“The buried years are gone! — but I remain.
The world hath aged grown; — but I am young,
Still young in agony, which fiercer grows,
As the slow weary flapping wing of weary Time
Drags heavily onward. — Thy soul-searing curse, […]”
From The Death of Cain in Dramas of the Ancient World
by David Lyndsay
Mary Diana Dods, David Lyndsay, and Walter Sholto Douglas were thought to be three different people until 1991, when literary academic Betty T Bennett uncovered their story in “Mary Diana Dods, A gentleman and a Scholar”.
Walter’s story is exceptionally unique. One that should be recognised for what it was, not what it could be. Considering the extraordinary effort it took to create Walter, I understood it as my duty to refer to them with the identity they were last known for. I use he/him and they/them to refer to Walter.
Walter Sholto Douglas, christened Mary Diana Dods 1790, was raised alongside their sister Georgina Douglas in the Dalmahoy House, the seat of their father, George Douglas, the 16th Earl of Morton.
It’s assumed that both siblings were of illegitimate nature, which likely played a role in their relocation to London to avoid scandal.
© Courtesy of HES. This is a photographic copy of an engraving of Dalmahoy House. Zoom in on Canmore
By 1810, their father had married, and Georgina married and moved to India, leaving Walter to their own devices. Letters from both siblings give us a flavour of the family dynamic. They suggest their father offered little help, financially or otherwise, and that Walter might have lived with a disability.
The age of the nom de plume
By 1821, Walter, still known as ”Mary”, begins to submit translated works and compositions under the name of “David Lyndsay”.
Anonymous submissions were a popular trend of the 18th century and relatively unquestioned. Writers of all genders and abilities submitted work with a nom de plume, and Walter followed suit.
“I sometimes, about once a quarter, write a criticism for the Reviewers upon some popular work, any that happen to be the fashion, for which, I am esteem’d one of the cleverest and keenest of that race of Vipers.
“I am paid tolerably well, ten Guineas per sheet, but this not under my own name I dare not acknowledge the Fact lest the angry Authors whose works I am compelled to maul in the course of my vocation should return the compliment and maul me in return.”
M D Dods, letter to Lord Morton, 26 June 1822
Walter offers a genuine reason for writing under a male pen name, but it doesn’t feel like it was the only reason. As “David”, they submitted many works for publication, including essays, stories and translations – not just critics. Why did Walter downplay his success?
“It would be absurd to say anything in the way of praise to the Author of such scenes, for the mind that was capable of conceiving and so admirably executing them, must be conscious of its own powers, and feel that the world must do them justice.”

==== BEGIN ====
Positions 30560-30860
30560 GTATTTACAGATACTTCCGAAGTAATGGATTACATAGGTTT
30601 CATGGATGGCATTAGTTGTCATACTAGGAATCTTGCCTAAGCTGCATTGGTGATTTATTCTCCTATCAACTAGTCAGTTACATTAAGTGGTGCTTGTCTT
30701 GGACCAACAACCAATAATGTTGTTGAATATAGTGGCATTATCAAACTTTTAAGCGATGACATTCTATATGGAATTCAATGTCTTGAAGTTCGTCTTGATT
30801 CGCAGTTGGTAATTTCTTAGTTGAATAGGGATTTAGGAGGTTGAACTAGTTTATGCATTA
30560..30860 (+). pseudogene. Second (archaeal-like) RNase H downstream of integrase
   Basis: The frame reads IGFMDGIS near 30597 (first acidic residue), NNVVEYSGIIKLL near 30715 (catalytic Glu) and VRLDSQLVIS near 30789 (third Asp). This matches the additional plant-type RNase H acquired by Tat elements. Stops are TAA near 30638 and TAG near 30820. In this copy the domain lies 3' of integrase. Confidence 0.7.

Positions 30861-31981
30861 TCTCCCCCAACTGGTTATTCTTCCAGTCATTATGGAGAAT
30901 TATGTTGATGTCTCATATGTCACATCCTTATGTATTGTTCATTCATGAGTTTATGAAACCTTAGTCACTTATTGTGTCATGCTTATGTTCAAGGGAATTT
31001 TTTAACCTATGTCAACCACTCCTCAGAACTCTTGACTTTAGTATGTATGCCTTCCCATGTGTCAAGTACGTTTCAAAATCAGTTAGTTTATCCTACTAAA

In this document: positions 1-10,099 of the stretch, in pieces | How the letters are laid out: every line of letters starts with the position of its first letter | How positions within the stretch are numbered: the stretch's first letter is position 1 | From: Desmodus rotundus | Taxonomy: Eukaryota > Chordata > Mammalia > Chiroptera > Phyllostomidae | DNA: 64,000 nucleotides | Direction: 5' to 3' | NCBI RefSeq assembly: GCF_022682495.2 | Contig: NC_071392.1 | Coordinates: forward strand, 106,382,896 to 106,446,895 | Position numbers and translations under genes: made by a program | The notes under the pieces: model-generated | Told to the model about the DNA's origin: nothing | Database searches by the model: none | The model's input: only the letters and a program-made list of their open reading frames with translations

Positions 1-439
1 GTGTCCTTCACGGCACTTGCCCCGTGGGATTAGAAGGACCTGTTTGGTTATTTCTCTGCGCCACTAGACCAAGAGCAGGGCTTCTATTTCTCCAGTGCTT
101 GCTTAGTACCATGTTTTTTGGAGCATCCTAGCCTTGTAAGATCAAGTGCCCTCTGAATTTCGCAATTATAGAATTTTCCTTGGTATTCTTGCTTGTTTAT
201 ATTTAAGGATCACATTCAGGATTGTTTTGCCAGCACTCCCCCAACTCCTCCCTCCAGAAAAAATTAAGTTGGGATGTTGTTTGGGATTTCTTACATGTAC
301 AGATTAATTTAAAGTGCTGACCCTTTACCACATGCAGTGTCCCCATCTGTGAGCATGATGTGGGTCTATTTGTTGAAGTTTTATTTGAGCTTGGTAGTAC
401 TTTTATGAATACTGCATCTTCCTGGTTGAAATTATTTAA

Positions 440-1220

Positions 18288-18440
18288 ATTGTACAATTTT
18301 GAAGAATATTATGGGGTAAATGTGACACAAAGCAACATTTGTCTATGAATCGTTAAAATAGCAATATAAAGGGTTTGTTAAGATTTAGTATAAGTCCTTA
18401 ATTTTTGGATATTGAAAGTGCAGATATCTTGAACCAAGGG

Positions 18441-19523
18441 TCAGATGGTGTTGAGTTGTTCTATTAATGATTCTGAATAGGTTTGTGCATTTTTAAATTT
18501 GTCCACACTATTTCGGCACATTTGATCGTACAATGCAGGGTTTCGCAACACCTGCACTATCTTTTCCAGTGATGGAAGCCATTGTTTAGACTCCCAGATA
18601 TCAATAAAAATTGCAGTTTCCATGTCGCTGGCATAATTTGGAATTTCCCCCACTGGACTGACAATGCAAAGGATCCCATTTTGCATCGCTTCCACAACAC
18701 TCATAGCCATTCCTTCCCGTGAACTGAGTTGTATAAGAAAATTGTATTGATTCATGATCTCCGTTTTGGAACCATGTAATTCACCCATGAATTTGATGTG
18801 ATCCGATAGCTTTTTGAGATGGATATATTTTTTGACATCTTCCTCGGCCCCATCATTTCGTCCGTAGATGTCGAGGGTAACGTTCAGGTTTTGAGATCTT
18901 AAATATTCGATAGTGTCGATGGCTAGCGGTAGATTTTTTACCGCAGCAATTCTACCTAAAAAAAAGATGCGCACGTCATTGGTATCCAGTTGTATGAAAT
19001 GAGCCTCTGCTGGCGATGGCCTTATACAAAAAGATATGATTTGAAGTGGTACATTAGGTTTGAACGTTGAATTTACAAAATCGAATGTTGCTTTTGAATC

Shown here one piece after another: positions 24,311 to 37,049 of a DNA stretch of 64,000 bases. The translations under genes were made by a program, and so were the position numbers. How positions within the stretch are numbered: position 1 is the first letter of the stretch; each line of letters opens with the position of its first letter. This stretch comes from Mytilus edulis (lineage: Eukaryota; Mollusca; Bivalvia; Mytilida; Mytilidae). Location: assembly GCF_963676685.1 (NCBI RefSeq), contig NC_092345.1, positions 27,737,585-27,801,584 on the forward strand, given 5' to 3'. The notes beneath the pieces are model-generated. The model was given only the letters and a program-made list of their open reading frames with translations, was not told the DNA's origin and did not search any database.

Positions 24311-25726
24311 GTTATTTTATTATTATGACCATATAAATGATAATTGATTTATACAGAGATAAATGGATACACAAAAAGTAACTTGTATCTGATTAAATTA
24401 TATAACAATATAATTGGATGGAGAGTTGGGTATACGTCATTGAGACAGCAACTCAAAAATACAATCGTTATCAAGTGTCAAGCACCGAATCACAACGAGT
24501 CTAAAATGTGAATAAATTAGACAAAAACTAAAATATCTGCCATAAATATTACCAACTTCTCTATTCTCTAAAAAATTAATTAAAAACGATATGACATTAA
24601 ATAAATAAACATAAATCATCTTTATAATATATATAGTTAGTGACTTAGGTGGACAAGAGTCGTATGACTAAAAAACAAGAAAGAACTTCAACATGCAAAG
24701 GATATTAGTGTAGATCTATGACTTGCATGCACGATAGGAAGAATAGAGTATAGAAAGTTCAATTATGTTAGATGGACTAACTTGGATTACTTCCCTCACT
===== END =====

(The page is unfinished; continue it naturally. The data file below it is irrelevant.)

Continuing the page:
William Blackwood in a letter to David Lyndsay, 3 January 1822
This speaks volumes of the the integrity and intelligent work Walter created under the name of “David Lyndsay”. His work was so admired, that “David” was invited by the reputable Blackwood Magazine to submit work as part of “Collections of Dramas” in late 1821.
© Michael TRB Turnbull. Licensor www.scran.ac.uk This is a 19th-century plan of William Blackwood’s shop in 45 George Street, Edinburgh
Sadly though, it didn’t sell as well as Blackwood hoped. “David” continues to submit work to magazines including Blackwood’s, however, things slow down by 1823. Some assume that Blackwood refused them work following the disappointment of the sale, but I don’t agree. In letters to Blackwood, “David” mentions that they were ill with liver disease, explaining why they were struggling to submit work on time which might have been a different reason.
‘So wonderfully clever and so queer looking’
“David” and Blackwood continue to exchange letters for years, sharing professional and personal news. Surprising news even, such as “David” joining literature societies in London and befriending respected writers, one being Mary Shelley, the author of “Frankenstein or, The Modern Prometheus”.
Walter did enter those circles but under “Mary Diana Dods”, the name they had been christened with – a woman with no prestigious family name, or fortune. I truly wonder how they joined those circles without the success they had built under their pen name.
The Scottish writer and friend of Mary Shelley, Eliza Rennie, give us a flavour of what might have been:
Certainly Nature, in any of its wildest vagaries, never fashioned anything more grotesque-looking than this Miss Dods.
She was a woman apparently between thirty and forty years of age, with a cropped curly head of short, thick hair, more resembling that of a man than of a woman.
She wore no cap, and you almost fancied, on first looking at her, that some one of the masculine gender had indulged in the freak of feminine habiliments, and that “Miss Dods” was an alias for Mr. —.
She had . . . a complexion extremely pale and unhealthy, with that worn and suffering look in her face which so often and so truly—as it did, poor thing, in hers—tells of habitual pain and confirmed ill-health; her figure was short, and, instead of being in proportion, was entirely out of all proportion—the existence of some organic disease aiding this materially.
Her dress, by its singularity, accorded well with her physical peculiarities and disqualifications, and only tended to heighten and exasperate, so to speak, the oddity of her tout ensemble. She was habited thus: —Her dress was of some white fabric—cambric, I think—and though the fashion of the period sanctioned “gores,” and robes were then, hers was of such a very lean description, that it had something the resemblance of a close-fitting pillow-case. On it was a row of little successive tucks, which reached to the knee, as if to have body and skirt of one material was of too ordinary a character for her toilette.